No summer is complete without a trip to the beach – plane tickets and passport not necessarily required. Canadians (and travellers to Canada) are in luck, because this contains some of the world’s most beautiful coastline – and that means more amazing beaches than you can shake a stick at. With more than 2 million lakes and 10 million square kilometers of water, it’s a great place to vacation this summer (and don’t worry, it doesn’t snow all the time).
Our list of the 14 best beach bets should keep you busy until summer ends. But don’t forget to check online ahead of time to make sure water levels and water quality.
Grand Bend = grossly busy (or is it lively?) but that’s half of the fun here. There’s 30 km of beach so you can probably snag your own patch of sand in between everyone else here. The North Beach is usually quieter. There are a lot of restaurants, bars and places to stay here to match the varied type of people that visit here. Nightlife is big here. The Grand Bend Main Street is the epicenter of live entertainment.
Camping, cottaging or just hanging for the day. There are two areas: the public area that people just use for the day, or the portion accessed through Long Point Provincial Park. The water is warm and you can fish for your own dinner – some restaurants will cook that locally caught perch you landed earlier in the day. This is the fourth oldest Provincial Park in Ontario (was established in 1921) and it’s located within a designated World Biosphere Reserve. The Zodiac boat tour is a rush.
Just south of Grand Bend, Pinery Provincial Park is popular with campers. It’s home to the world’s third largest active sand dune ecosystem with nearly five miles of beach and three campgrounds. No tent? Try one of the furnished Yurt campsites. Bring the bike: there’s a 14-kilometre trail from the Park Store to the traffic circle.
Here on Lake Erie’s north shore, it’s an urban sand beach with beach volleyball, a boardwalk and BBQs at Pavilion. If you want to overnight it there are some B&Bs, inns and cottages. Fishing, SUP rentals, parasailing, beach volleyball and golf nearby.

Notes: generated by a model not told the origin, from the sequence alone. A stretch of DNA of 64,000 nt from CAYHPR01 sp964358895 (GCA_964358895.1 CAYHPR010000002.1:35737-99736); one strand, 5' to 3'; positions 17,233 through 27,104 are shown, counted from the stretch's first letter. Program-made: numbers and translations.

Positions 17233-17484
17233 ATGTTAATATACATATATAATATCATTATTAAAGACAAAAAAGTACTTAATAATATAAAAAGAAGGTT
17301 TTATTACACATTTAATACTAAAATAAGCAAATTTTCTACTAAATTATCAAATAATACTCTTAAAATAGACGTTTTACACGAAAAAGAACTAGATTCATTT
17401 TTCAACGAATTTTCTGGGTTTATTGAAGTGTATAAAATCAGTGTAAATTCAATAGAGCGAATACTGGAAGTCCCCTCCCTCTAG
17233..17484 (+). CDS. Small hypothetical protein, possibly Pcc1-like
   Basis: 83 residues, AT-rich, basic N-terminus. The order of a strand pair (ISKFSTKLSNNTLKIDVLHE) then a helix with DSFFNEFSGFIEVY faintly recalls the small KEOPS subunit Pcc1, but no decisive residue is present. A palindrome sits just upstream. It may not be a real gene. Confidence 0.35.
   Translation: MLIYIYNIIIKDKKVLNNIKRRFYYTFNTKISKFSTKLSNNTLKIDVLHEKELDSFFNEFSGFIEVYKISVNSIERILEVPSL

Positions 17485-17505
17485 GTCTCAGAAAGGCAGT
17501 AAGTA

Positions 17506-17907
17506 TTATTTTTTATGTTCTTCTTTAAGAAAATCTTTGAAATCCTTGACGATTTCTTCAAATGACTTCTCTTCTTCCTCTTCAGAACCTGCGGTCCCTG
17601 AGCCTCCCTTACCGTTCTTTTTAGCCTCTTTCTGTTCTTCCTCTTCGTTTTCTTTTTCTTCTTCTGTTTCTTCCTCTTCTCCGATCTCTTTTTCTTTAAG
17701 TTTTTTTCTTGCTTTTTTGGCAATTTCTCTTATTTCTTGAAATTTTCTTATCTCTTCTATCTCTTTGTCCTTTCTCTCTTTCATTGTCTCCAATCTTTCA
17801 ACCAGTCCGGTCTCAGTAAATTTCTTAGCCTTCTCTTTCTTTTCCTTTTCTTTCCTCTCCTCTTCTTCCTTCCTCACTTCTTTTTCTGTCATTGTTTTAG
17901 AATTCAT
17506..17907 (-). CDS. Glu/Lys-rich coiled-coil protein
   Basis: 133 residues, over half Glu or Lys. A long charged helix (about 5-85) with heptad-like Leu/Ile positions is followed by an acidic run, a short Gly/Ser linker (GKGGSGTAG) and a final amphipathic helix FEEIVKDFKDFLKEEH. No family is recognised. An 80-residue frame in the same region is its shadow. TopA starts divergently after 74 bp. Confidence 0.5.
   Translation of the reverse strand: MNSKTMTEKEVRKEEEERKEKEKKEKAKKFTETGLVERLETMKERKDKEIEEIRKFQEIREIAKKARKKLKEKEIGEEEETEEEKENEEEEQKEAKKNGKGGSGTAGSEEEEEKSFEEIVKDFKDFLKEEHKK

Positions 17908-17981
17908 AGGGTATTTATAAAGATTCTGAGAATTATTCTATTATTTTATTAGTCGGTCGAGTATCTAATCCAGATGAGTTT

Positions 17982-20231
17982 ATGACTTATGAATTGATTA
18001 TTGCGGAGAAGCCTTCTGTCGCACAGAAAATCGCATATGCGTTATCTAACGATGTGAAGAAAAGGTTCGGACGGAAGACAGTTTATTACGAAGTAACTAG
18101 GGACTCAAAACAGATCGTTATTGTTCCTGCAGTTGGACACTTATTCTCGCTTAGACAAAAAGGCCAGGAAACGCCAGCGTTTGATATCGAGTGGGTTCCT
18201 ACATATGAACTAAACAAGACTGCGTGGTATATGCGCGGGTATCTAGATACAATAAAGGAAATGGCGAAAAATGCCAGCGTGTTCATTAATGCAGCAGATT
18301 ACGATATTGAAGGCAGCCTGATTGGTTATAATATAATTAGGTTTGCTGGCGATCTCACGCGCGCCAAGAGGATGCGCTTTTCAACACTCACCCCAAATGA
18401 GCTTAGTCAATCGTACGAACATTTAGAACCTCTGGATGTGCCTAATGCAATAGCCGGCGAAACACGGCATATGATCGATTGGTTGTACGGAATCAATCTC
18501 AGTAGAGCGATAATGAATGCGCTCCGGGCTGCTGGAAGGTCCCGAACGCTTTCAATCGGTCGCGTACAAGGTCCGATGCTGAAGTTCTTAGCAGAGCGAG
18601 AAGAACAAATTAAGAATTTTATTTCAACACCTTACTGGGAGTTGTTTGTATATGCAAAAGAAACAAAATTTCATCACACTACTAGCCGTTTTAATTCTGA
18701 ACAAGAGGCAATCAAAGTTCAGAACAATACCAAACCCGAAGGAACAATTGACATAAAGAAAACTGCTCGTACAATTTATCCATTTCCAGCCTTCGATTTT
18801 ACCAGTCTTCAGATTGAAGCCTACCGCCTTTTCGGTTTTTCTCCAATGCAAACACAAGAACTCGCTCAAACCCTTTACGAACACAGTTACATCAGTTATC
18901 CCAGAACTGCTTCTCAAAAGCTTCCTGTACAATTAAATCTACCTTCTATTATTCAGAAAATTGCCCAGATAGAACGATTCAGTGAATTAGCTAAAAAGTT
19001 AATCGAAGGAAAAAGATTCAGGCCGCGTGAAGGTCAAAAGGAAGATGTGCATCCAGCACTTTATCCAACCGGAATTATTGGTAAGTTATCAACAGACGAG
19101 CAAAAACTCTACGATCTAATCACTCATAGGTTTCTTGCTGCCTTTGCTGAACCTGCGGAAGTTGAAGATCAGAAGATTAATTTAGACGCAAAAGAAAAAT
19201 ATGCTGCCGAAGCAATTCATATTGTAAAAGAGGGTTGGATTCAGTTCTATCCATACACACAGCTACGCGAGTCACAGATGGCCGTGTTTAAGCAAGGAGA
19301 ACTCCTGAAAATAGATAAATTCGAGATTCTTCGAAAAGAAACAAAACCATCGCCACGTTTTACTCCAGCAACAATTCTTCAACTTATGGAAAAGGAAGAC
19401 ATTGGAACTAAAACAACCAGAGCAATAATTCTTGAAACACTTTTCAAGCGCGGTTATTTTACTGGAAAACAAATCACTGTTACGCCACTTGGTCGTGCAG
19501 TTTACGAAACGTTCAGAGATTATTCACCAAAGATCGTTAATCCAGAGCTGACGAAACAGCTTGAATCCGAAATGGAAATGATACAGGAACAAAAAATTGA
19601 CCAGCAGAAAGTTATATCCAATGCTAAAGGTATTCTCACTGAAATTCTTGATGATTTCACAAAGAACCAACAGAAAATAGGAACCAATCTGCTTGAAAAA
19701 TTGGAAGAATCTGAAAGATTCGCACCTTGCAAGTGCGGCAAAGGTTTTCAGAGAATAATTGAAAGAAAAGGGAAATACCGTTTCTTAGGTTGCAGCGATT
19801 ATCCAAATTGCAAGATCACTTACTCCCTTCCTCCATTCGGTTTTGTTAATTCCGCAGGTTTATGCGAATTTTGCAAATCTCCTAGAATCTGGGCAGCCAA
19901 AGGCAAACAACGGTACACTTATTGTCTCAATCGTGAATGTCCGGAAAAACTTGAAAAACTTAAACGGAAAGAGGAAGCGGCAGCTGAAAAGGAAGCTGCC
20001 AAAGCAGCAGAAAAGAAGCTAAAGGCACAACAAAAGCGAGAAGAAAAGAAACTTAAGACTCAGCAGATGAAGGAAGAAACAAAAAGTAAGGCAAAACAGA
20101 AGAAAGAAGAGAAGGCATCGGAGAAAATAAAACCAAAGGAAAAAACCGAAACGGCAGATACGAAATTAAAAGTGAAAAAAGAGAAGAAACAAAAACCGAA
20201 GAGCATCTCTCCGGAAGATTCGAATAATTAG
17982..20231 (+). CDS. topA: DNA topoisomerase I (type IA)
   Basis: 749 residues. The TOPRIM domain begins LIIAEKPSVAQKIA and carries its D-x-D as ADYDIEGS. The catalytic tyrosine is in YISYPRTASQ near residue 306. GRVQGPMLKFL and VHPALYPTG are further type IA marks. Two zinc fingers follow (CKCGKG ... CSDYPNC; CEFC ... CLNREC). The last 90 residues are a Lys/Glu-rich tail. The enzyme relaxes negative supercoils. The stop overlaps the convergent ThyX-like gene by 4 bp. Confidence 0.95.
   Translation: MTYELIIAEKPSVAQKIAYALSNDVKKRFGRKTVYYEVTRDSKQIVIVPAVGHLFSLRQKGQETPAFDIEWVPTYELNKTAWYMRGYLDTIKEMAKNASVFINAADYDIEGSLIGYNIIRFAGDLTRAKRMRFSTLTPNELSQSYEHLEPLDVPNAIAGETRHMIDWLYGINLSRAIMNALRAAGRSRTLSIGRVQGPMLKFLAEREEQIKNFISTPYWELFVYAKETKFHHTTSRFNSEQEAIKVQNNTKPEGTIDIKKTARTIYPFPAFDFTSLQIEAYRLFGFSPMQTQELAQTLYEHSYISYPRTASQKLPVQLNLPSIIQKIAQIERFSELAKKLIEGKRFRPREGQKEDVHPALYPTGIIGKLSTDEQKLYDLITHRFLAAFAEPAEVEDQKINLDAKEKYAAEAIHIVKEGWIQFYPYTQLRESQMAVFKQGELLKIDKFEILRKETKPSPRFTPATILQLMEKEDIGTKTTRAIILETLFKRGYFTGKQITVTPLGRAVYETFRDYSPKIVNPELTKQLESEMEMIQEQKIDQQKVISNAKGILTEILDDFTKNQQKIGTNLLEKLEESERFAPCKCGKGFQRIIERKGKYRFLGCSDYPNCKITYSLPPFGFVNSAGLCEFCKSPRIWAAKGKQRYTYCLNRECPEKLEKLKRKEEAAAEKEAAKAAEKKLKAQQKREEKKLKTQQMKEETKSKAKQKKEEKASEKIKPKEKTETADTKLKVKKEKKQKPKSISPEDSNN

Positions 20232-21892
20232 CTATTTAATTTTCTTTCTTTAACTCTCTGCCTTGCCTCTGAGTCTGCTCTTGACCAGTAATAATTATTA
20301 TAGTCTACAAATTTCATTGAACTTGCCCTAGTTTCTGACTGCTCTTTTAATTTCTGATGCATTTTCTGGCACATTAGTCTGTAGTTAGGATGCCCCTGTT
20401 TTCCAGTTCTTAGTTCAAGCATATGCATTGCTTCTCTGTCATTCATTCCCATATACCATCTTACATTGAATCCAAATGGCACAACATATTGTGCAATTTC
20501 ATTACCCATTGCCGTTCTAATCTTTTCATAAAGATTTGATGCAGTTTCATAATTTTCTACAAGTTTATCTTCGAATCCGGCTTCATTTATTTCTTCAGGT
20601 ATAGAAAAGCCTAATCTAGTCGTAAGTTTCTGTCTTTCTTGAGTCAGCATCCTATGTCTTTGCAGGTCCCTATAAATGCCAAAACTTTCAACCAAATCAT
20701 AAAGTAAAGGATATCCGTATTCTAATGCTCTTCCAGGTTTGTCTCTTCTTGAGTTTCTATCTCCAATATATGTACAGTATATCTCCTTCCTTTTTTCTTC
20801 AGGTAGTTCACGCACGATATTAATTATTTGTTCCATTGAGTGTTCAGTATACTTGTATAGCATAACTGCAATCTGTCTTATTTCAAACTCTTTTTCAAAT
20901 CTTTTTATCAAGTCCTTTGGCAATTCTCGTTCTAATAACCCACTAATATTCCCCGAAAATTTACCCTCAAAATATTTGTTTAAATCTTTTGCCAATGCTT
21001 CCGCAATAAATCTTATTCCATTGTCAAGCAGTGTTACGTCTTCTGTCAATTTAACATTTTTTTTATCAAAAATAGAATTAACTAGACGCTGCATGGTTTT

Hail the glorious trinity of beaches: Outlet Beach, Sandbanks Beach and Dunes Beach. A lot of visitors say this place ranks up there for being some of the most beautiful scenery in Ontario. There are huge sand dunes to bury your buddies in, but you’d probably rather go scuba diving to see some seriously cool shipwrecks, canoeing, fishing or do the resort thing at Isaiah Tubbs for the weekend.
Sauble Beach is the second longest fresh water beach in the world. It’s the definition of a resort community where you’ll find 11 km of golden sand, stunning sunsets, a playground, go-karts for ‘bigger kids’, restaurants fry huts and bars.
Cottage or tent? Take your pick. Rent a cottage or camp at Turkey Point Provincial Park (which has 235 campsites). If you don’t want to drive around, just get on the Lake Erie Coastal Shuttle Service – plus you’ll be able to cram a bunch more sightseeing in. Shuttles cover the 60-kilometer stretch of Lake Erie each weekend, stopping at wineries, beaches, farm markets and other touristy things. There’s a nine-hole golf course, and great restaurants. Oh, and did we mention the water’s warm?
Another good spot that combines beach and nightlife for those who don’t need as much sleep as the rest of the world. Wasaga Beach has 14 km of freshwater beach and pic worthy sunsets. Hit some trails, fit in nine holes of golf, and eat your way through the restaurants, bars and diners.
Three km of amazing landscapes, with some impressively high dunes (some up to 12 meters tall). There’s a boardwalk that runs along the beach, which dates back to the 1930s. Apparently you can go berry picking if you’ve had too much of the beach itself. Or there’s volleyball. For the latter part of the summer, Chokecherries and blueberries will be ripe by August.
There’s a unique natural barrier at this beach that separates the salt water from the Atlantic and the fresh water that streams in from rivers on the island. This means when you swim you can either go freshwater or salty. The beach is roomy and the water is warm. A bonus: scenic cruises and whale watching.
People and porpoises like it here. Whales, actually. About 20,000 grey whales migrate here each spring and summer. Go on a whale watching tour to see how many you can spot. This is the longest sandy beach on Vancouver Island (just over 16 km) and great scenery too. Nearby is the Wickaninnish Inn if you want to stay as close as possible to the surf.
Besides being known as a seafood lover’s mecca, Shediac’s Parlee Beach overlooks Northumberland Strait, which is what separates New Brunswick and Nova Scotia from PEI. There are 190 campsites and the ultimate roadside attraction is close enough for a drive-by Instagram: the world’s largest lobster sculpture. Warm salt water; close to restaurants and other amenities in town.
This place is ‘fantastique’ (we bet you can translate). There’s 12 km of golden sand and some pretty fantastic views of other nearby islands like Entry Island. Get here by plane, cruise from Montreal or ferry from Souris, PEI. This is a popular place for artistic types.
The mystery of this place is in the sand itself: scientists still can’t figure out how the strange swishing sound is made when you walk along the sand. Water temps get to about 21 degrees Celsius, The beach is supervised, and there are showers for day-use facilities and the Basin Head Fisheries Museum if you’re interested in mariner lore.